Group of viruses named after Professor of the School of Engineering

Joana Azeredo is the first Portuguese and the fourth in the world with this nomination and at an unusual stage of her career

Joana Azeredo, from the School of Engineering of the University of Minho, is expected to be the first Portuguese researcher with her nickname associated with a virus. Specifically, to the subfamily Azeredovirinae. This includes “good” viruses that, for example, attack bacteria pathogenic to humans.

It is only the fourth time that this world tribute has been paid to a woman and, curiously, it is not at the end of her career or posthumously, as is usually the case. Joana Azeredo’s nomination has now been announced by Andrew Kropinski, chairman of the International Committee on Virus Taxonomy’s Subcommittee on Bacterial and Archaean Virus. The approval, usually by consensus, should take place at the body’s next assembly in 2021.

“This is recognition of the work of our research team and UMinho itself in the discovery and characterization of viruses that infect bacteria. I still feel a little under the effect of surprise and satisfaction in obtaining this appointment and from now on, my team and I feel even more motivated for the research, which is a daily challenge that we accept with pleasure and enthusiasm,” says Joana Azeredo. The professor at EEUM and researcher at the Center for Biological Engineering (CEB) admits that having the appointment because of a virus “is ironic” at this time. “However, I am pleased that my family name is given to a subfamily of a ‘good’ virus at a time when mankind is struggling with a pandemic caused by a ‘bad’ virus, SARS-CoV-2,” she says.

Currently there are 43 subfamilies of bacterial viruses (also called bacteriophages or phages) and only 14 of them have been named in tribute to scientists. The demarcation criterion is to differentiate at least 5% of the DNA of the other species of the family. In the case of Azeredovirinae, it includes viruses that infect and kill bacteria of the genus Staphylococcus, which cause disease in humans. These viruses are of great therapeutic interest and can be used in the control of infectious diseases through so-called phage therapy.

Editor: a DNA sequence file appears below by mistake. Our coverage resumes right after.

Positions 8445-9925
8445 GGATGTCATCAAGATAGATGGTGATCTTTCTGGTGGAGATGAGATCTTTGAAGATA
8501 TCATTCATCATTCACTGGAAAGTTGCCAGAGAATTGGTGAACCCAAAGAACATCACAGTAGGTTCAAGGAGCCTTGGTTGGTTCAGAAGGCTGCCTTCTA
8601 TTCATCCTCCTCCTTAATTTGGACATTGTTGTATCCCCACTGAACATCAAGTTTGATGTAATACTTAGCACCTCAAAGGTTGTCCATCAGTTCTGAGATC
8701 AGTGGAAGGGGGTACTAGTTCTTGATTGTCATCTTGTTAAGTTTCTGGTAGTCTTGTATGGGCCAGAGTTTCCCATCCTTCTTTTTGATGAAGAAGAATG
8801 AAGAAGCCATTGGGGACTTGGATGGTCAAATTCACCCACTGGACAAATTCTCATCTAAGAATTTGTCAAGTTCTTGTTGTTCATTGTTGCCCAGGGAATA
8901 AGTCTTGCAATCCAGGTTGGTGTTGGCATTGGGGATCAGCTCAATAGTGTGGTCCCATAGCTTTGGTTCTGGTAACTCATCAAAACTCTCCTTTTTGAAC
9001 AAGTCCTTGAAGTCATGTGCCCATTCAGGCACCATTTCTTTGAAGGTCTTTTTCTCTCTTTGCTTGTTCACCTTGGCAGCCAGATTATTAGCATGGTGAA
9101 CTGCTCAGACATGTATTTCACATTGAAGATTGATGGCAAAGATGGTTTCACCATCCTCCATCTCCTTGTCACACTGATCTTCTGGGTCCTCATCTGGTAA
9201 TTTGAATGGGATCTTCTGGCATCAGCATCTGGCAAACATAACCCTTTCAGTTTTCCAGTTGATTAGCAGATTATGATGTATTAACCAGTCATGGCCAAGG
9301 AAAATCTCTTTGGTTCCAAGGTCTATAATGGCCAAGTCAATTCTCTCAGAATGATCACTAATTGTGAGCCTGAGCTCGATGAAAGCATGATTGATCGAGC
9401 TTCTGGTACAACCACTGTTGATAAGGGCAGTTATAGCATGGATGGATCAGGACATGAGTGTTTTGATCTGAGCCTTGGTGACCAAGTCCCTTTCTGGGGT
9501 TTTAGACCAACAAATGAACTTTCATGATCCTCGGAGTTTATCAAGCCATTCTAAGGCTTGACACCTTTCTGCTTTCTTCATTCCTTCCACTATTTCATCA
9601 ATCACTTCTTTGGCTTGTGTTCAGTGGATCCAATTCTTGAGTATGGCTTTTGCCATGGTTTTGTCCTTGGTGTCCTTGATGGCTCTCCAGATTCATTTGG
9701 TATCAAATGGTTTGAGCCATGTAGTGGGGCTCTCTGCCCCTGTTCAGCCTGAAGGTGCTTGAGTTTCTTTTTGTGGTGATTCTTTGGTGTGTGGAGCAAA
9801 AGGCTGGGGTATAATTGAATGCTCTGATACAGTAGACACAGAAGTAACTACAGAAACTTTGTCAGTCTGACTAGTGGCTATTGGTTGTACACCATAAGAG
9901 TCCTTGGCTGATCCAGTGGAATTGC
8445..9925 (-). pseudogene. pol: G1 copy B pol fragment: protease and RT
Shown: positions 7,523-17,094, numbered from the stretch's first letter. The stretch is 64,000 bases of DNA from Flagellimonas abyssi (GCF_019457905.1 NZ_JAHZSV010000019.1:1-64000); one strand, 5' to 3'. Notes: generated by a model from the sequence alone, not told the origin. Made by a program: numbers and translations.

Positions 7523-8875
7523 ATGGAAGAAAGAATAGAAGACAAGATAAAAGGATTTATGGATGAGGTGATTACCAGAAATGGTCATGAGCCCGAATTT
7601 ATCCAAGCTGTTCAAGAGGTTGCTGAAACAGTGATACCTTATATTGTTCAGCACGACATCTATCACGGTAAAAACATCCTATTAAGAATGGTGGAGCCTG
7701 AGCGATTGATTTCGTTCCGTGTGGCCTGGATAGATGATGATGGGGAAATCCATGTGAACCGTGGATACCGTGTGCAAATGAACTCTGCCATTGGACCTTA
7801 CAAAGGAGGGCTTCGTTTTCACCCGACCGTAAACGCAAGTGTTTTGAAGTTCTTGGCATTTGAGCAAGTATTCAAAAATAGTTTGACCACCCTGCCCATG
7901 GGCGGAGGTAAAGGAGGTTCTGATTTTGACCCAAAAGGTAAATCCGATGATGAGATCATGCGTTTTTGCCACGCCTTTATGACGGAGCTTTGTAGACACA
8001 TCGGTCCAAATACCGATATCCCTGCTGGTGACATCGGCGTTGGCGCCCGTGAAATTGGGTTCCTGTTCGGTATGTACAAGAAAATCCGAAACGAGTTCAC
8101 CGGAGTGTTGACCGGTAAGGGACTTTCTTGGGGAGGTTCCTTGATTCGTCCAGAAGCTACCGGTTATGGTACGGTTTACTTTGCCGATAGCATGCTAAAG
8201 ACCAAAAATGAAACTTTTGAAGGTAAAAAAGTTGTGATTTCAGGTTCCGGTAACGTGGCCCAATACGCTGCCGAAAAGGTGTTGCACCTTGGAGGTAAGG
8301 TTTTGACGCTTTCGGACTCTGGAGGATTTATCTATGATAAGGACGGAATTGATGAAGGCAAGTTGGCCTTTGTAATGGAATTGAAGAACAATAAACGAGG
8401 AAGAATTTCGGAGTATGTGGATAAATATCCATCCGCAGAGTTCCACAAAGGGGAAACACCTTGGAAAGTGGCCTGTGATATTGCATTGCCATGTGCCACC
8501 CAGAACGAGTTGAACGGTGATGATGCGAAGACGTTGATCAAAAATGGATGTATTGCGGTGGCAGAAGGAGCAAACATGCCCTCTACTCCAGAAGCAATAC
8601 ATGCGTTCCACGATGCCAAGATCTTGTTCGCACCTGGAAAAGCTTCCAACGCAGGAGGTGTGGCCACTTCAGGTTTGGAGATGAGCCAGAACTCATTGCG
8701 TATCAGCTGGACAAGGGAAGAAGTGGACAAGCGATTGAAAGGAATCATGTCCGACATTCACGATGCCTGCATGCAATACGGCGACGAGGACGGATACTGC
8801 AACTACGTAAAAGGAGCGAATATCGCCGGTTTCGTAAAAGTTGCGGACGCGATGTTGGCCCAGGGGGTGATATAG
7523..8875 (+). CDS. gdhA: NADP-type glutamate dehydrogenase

Joana Azeredo’s team recently excelled in creating a “virus bank” to treat diseases caused by antibiotic-resistant bacteria, one of the world’s biggest health problems, whether for chronic diseases, hospital or respiratory, skin and nervous, digestive and urinary system infections. The initial formula is even simple – viruses kill bacteria and prevent disease – but getting there takes many years to isolate the viruses, modify their genome, characterize them and then prove that they are safe and effective. UMinho’s scientists are building the first synthetic phages and moving on to laboratory tests on animals. Phage therapy is already used in patients from several European countries and is seen as an alternative treatment, especially in very serious, incurable or life-threatening cases.

Joana Azeredo was born in the district of Porto in 1971 and lives in Braga. She graduated in Biological Engineering and has a PhD in Chemical and Biological Engineering from UMinho, where she is an associate professor with aggregation and coordinates the Science and Biofilm Engineering group of CEB. Focuses research on biotechnological solutions to control bacterial infections. It has made a strong contribution to phage therapy, collaborating with the Catholic University of Louvain (Belgium), the MIT – Massachusetts Institute of Technology (USA) and the universities of Groningen and Wageningen (Netherlands), among others. She co-founded the International Society of Viruses of Microbes and participates in the organization of international conferences and courses. She has coordinated two European and seven national research projects, co-founded the spin-off Inception and supervised 15 doctorates. She is the editor of the “Virology Journal” and co-author of four patents, three books and over 150 articles in international journals.

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